Muyanja, Enoch; Ssemaganda, Aloysius; Ngauv, Pearline; Cubas, Rafael; Perrin, Helene; Srinivasan, Divya; Canderan, Glenda; Lawson, Benton; Kopycinski, Jakub; Graham, Amanda S; Rowe, Dawne K; Smith, Michaela J; Isern, Sharon; Michael, Scott; Silvestri, Guido; Vanderford, Thomas H; Castro, Erika; Pantaleo, Giuseppe; Singer, Joel; Gillmour, Jill; Kiwanuka, Noah; Nanvubya, Annet; Schmidt, Claudia; Birungi, Josephine; Cox, Josephine; Haddad, Elias K; Kaleebu, Pontiano; Fast, Patricia; Sekaly, Rafick-Pierre; Trautmann, Lydie

2014-07-01

113

Yellow fever virus maintenance in Trinidad and its dispersal throughout the Americas.  

PubMed

Trinidad, like many other American regions, experiences repeated epizootics of yellow fever virus (YFV). However, it is unclear whether these result from in situ evolution (enzootic maintenance) or regular reintroduction of YFV from the South American mainland. To discriminate between these hypotheses, we carried out a Bayesian phylogeographic analysis of over 100 prM/E gene sequences sampled from 8 South American countries. These included newly sequenced isolates from the recent 2008-2009 Trinidad epizootic and isolates derived from mainland countries within the last decade. The results indicate that the most recent common ancestor of the 2008-2009 epizootic existed in Trinidad 4.2 years prior to 2009 (95% highest probability density [HPD], 0.5 to 9.0 years). Our data also suggest a Trinidad origin for the progenitor of the 1995 Trinidad epizootic and support in situ evolution of YFV between the 1979 and 1988-1989 Trinidad epizootics. Using the same phylogeographic approach, we also inferred the historical spread of YFV in the Americas. The results suggest a Brazilian origin for YFV in the Americas and an overall dispersal rate of 182 km/year (95% HPD, 52 to 462 km/year), with Brazil as the major source population for surrounding countries. There is also strong statistical support for epidemiological links between four Brazilian regions and other countries. In contrast, while there were well-supported epidemiological links within Peru, the only statistically supported external link was a relatively weak link with neighboring Bolivia. Lastly, we performed a complete analysis of the genome of a newly sequenced Trinidad 2009 isolate, the first complete genome for a genotype I YFV isolate. PMID:20631128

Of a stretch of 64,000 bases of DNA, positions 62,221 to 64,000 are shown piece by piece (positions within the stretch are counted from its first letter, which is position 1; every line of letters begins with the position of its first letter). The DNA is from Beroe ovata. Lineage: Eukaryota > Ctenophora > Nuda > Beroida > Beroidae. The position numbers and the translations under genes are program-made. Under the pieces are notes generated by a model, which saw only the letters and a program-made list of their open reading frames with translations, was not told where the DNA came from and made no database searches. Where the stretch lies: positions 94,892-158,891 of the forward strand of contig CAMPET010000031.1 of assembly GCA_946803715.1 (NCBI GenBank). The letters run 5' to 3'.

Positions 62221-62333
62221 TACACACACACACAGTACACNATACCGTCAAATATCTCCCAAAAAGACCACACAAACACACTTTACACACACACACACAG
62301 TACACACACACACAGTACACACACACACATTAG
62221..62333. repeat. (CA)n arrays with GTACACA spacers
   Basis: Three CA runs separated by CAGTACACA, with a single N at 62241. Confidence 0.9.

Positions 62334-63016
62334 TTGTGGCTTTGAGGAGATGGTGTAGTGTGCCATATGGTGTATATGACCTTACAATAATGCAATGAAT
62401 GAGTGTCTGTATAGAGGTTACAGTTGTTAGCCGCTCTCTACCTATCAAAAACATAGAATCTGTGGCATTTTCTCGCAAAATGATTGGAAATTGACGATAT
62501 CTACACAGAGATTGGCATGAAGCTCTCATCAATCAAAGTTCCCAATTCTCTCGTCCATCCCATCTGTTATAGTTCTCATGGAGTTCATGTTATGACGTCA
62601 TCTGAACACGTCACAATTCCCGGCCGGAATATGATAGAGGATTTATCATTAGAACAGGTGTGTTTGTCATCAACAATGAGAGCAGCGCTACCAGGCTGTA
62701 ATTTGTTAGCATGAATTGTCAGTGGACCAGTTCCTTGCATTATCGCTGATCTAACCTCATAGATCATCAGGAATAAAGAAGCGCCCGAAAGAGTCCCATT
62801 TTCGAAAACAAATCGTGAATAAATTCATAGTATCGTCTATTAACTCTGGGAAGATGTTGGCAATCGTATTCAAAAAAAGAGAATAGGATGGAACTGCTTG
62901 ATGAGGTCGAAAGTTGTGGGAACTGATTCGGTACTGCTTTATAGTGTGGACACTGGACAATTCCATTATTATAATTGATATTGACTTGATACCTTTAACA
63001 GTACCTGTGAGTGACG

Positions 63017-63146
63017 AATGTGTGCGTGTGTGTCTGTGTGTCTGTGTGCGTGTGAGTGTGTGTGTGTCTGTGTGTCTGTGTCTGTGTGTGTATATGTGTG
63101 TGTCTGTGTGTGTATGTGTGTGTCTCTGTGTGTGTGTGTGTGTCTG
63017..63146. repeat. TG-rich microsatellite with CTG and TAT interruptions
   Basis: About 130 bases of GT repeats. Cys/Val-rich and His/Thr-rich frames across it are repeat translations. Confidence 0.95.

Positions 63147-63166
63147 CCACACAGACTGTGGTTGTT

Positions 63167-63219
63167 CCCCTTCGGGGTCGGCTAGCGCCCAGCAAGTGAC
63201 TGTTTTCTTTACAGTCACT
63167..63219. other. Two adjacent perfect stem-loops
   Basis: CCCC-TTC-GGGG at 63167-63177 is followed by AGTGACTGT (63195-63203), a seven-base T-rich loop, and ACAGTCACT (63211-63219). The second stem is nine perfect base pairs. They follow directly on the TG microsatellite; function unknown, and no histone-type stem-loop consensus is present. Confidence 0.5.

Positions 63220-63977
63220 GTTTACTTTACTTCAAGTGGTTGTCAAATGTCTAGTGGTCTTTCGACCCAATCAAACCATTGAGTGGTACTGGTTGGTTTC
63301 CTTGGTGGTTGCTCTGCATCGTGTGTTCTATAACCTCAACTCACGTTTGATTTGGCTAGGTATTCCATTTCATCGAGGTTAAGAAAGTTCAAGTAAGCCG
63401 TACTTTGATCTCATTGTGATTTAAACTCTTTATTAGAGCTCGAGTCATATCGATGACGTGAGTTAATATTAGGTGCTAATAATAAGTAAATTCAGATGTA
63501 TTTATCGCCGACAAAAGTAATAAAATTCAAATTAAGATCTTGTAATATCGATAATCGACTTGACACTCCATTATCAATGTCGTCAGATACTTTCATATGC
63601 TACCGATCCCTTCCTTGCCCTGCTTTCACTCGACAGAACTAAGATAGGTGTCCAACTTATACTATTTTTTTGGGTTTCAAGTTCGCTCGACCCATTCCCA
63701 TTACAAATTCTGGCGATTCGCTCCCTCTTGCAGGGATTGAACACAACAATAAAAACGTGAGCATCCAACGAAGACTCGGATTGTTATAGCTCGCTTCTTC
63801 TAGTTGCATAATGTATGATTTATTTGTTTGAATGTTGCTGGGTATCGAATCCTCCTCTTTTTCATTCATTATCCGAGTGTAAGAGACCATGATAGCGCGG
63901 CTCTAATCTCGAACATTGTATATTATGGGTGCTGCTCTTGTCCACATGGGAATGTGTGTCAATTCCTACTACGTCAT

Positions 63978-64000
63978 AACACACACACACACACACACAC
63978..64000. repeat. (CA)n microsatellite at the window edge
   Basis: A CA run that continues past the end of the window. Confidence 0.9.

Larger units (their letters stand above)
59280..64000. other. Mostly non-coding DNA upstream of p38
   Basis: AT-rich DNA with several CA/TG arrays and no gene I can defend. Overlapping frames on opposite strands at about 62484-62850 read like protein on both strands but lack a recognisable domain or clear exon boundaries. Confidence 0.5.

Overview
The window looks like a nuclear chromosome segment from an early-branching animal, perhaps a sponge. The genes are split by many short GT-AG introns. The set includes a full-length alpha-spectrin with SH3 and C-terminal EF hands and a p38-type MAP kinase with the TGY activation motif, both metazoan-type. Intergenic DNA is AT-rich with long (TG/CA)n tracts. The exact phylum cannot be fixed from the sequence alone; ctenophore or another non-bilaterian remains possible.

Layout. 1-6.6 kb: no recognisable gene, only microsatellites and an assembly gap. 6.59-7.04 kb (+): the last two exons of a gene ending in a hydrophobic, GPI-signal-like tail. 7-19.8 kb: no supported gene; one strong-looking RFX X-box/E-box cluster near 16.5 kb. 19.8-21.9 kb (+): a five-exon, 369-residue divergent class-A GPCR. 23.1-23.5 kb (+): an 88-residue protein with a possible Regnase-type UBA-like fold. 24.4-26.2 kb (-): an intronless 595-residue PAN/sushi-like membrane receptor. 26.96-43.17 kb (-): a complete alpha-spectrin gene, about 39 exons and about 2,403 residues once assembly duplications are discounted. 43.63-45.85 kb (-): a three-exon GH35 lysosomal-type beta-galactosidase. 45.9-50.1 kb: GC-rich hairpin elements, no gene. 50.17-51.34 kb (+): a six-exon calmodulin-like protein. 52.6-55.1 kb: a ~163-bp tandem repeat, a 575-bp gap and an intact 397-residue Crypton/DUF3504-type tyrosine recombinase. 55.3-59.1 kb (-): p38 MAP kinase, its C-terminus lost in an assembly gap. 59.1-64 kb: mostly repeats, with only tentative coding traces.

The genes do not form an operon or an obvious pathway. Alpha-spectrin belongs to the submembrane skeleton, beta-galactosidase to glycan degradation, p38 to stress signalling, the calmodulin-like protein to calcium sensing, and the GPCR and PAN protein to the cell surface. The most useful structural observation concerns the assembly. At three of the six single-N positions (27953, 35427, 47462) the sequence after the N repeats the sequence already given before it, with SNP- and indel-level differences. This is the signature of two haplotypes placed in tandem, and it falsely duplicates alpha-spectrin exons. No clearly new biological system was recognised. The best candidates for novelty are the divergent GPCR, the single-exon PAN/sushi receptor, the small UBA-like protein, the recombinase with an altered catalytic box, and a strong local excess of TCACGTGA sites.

Auguste, Albert J; Lemey, Philippe; Pybus, Oliver G; Suchard, Marc A; Salas, Rosa Alba; Adesiyun, Abiodun A; Barrett, Alan D; Tesh, Robert B; Weaver, Scott C; Carrington, Christine V F

2010-10-01

114

Yellow Fever Virus Maintenance in Trinidad and Its Dispersal throughout the Americas? †  

PubMed Central

Trinidad, like many other American regions, experiences repeated epizootics of yellow fever virus (YFV). However, it is unclear whether these result from in situ evolution (enzootic maintenance) or regular reintroduction of YFV from the South American mainland. To discriminate between these hypotheses, we carried out a Bayesian phylogeographic analysis of over 100 prM/E gene sequences sampled from 8 South American countries. These included newly sequenced isolates from the recent 2008-2009 Trinidad epizootic and isolates derived from mainland countries within the last decade. The results indicate that the most recent common ancestor of the 2008-2009 epizootic existed in Trinidad 4.2 years prior to 2009 (95% highest probability density [HPD], 0.5 to 9.0 years). Our data also suggest a Trinidad origin for the progenitor of the 1995 Trinidad epizootic and support in situ evolution of YFV between the 1979 and 1988-1989 Trinidad epizootics. Using the same phylogeographic approach, we also inferred the historical spread of YFV in the Americas. The results suggest a Brazilian origin for YFV in the Americas and an overall dispersal rate of 182 km/year (95% HPD, 52 to 462 km/year), with Brazil as the major source population for surrounding countries. There is also strong statistical support for epidemiological links between four Brazilian regions and other countries. In contrast, while there were well-supported epidemiological links within Peru, the only statistically supported external link was a relatively weak link with neighboring Bolivia. Lastly, we performed a complete analysis of the genome of a newly sequenced Trinidad 2009 isolate, the first complete genome for a genotype I YFV isolate.

Auguste, Albert J.; Lemey, Philippe; Pybus, Oliver G.; Suchard, Marc A.; Salas, Rosa Alba; Adesiyun, Abiodun A.; Barrett, Alan D.; Tesh, Robert B.; Weaver, Scott C.; Carrington, Christine V. F.

2010-01-01

115

Size Heterogeneity in the 3? Noncoding Region of South American Isolates of Yellow Fever Virus  

PubMed Central